Thursday, October 27, 2005

IRC News

Environmental News from IRC
Forging local-global links for policy alternatives, strategic dialogue,and citizen action since 1979.
October 25, 2005

New from the IRC:
Cellulose and Forestation: Two Sides of a Predatory Model
By Raúl Zibechi

The construction of two huge cellulose factories on the Uruguay River that threaten to pollute the binational stream illustrates how a model of forestry imposed by neoliberalism in the 1990’s is gaining ground in the Southern Cone.

Standing on a makeshift stage in the center of Montevideo, writer Eduardo Galeano addressed the crowd in a calm tone: “There are decisions that are made in 15 minutes but have consequences for centuries.”

It was May 27, 2005 during a demonstration against theconstruction of two huge cellulose factories on the shores of the Uruguay River between Uruguay and Argentina. Until now, as Greenpeace points out, “the governments of both countries have bet that the polemic will peter out and lower its intensity. That seems to be the more popular environmental policy: wager that the people will not find out or mobilize.”

But in late April some 40,000 Uruguayans and Argentineans carried out the largest demonstration yet against the paper companies--an “embrace” that joined the two shores of the Uruguay River along the bridge between Gualeguaychú and Fray Bentos, a short distance away from the plants’ location. Apparently this is the only language that governments--whether right wing or progressive--understand.

Raúl Zibechi is a member of the council of the weekly newspaper Brecha in Montevideo, teacher and researcher on social movements in theFranciscan Multiversity of Latin America, and adviser to various social groups. He is a monthly collaborator of the IRC Americas Program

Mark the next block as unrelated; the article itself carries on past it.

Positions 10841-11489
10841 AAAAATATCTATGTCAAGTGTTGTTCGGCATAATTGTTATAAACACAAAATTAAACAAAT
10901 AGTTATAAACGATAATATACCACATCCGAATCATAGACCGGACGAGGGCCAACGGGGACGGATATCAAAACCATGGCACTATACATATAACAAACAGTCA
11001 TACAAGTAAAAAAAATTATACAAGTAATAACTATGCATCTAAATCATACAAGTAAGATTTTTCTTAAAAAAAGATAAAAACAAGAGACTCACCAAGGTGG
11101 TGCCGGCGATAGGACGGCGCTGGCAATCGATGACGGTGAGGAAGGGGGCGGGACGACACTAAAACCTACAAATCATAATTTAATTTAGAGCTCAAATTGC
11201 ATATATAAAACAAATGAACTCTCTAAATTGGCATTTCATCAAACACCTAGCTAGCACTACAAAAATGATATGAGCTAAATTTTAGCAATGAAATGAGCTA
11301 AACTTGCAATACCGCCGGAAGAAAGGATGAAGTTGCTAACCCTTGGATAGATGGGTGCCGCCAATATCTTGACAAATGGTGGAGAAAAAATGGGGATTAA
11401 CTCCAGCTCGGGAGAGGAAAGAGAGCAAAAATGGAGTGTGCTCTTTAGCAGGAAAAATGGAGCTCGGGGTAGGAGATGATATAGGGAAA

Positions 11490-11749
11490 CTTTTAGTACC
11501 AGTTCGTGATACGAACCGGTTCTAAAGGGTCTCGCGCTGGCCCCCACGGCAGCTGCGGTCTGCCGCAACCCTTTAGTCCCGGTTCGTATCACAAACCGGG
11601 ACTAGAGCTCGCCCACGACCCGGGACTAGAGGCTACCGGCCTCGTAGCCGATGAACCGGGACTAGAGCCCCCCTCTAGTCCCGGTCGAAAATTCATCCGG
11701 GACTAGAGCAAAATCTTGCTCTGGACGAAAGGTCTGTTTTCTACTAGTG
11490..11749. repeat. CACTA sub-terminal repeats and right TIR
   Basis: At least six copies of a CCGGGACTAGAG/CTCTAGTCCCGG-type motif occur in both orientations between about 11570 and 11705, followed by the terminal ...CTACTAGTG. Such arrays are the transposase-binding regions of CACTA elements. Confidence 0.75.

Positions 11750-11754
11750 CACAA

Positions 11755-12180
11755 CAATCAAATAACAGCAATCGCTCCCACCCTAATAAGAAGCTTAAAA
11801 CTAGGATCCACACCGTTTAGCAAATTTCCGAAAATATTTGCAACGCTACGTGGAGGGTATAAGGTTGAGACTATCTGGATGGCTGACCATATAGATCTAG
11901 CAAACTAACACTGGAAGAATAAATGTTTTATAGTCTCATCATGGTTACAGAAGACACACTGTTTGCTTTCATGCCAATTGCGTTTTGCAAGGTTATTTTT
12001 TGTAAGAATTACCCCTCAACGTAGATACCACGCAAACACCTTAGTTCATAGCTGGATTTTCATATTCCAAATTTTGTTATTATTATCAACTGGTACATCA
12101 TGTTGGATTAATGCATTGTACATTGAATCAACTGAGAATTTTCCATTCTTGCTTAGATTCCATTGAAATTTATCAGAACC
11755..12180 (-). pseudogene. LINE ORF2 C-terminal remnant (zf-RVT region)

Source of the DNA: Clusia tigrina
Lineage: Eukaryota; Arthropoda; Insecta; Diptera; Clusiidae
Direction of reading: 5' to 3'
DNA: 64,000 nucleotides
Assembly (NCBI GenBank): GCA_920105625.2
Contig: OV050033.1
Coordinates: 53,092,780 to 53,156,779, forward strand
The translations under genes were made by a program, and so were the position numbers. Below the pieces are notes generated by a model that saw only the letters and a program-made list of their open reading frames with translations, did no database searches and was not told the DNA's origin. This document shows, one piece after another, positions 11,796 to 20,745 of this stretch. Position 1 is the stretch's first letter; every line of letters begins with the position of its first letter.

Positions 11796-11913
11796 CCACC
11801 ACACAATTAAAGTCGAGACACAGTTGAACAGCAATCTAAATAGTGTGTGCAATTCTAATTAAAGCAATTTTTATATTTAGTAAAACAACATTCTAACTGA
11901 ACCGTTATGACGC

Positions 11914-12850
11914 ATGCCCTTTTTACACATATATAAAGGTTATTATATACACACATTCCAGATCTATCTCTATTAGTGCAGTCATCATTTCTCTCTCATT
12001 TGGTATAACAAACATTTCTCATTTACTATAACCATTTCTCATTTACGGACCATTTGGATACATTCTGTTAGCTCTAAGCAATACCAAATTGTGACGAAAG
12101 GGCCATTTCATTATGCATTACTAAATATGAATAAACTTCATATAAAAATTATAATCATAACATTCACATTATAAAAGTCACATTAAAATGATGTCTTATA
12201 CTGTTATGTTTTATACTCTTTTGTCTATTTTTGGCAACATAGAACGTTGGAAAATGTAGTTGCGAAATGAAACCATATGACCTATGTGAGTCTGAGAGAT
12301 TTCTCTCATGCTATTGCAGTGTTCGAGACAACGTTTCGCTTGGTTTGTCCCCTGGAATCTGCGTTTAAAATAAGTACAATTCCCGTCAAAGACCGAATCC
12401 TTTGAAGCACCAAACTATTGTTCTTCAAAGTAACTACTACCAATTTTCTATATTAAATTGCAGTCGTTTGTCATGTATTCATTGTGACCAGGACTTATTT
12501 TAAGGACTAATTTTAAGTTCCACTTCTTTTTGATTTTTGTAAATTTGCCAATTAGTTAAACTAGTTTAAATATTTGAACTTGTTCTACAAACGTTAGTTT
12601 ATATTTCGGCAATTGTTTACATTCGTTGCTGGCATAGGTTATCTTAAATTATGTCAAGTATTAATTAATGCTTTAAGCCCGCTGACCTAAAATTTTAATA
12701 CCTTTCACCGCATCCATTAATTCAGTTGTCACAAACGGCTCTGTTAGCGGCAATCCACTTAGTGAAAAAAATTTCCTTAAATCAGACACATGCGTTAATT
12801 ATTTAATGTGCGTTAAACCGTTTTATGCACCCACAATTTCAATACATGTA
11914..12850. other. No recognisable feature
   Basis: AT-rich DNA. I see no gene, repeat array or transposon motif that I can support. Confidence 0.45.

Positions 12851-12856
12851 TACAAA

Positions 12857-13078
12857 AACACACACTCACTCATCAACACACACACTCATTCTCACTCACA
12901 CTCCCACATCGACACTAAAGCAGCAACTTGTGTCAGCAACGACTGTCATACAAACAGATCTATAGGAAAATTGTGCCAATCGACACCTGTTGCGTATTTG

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Brazil's São Francisco River Diversion Project: Residents Protest Lula’s Northeast Water Plan
By Bill Hinchberger
When candidate Luiz Inácio Lula da Silva visited the São Francisco River during the 994 presidential campaign, Roberto Malvezzi sidled up to him during a break. Better known by his nickname “Gogo,” Malvezzi worked then as now with both the lands and fisheries commissions of the Catholic Church. Gogo asked the candidate about his position on the diversion of water from the São Francisco to other parts of the semi-arid Brazilian northeast. Lula promised environmental activists in the region that if elected he would appoint a high-level commission tostudy alternatives. Imagine their surprise when Lula turned around and began trying to push the same old plumbing down their throats.

Indeed Lula’s proposal is more ambitious and five times more expensive--budgeted at US$5 billion. Largedams, deforestation at its headwaters and along its banks, pumping for irrigation, and pollution have long plagued the São Francisco River. Of the 504 municipalities along its 2,700-kilometercourse, only 78 have adequate sewage facilities. Erosion drives 18 tons of silt into the riverbed each year. Once plentiful freshwater fish are disappearing.

A former correspondent in Brazil for The Financial Times and BusinessWeek, Bill Hinchberger is the founder and editor of BrazilMax:, “the hip guide to Brazil.”
Based in SaõPaulo, he is a contributor to the IRC Americas Program

CASA and GAF provided support for this article.
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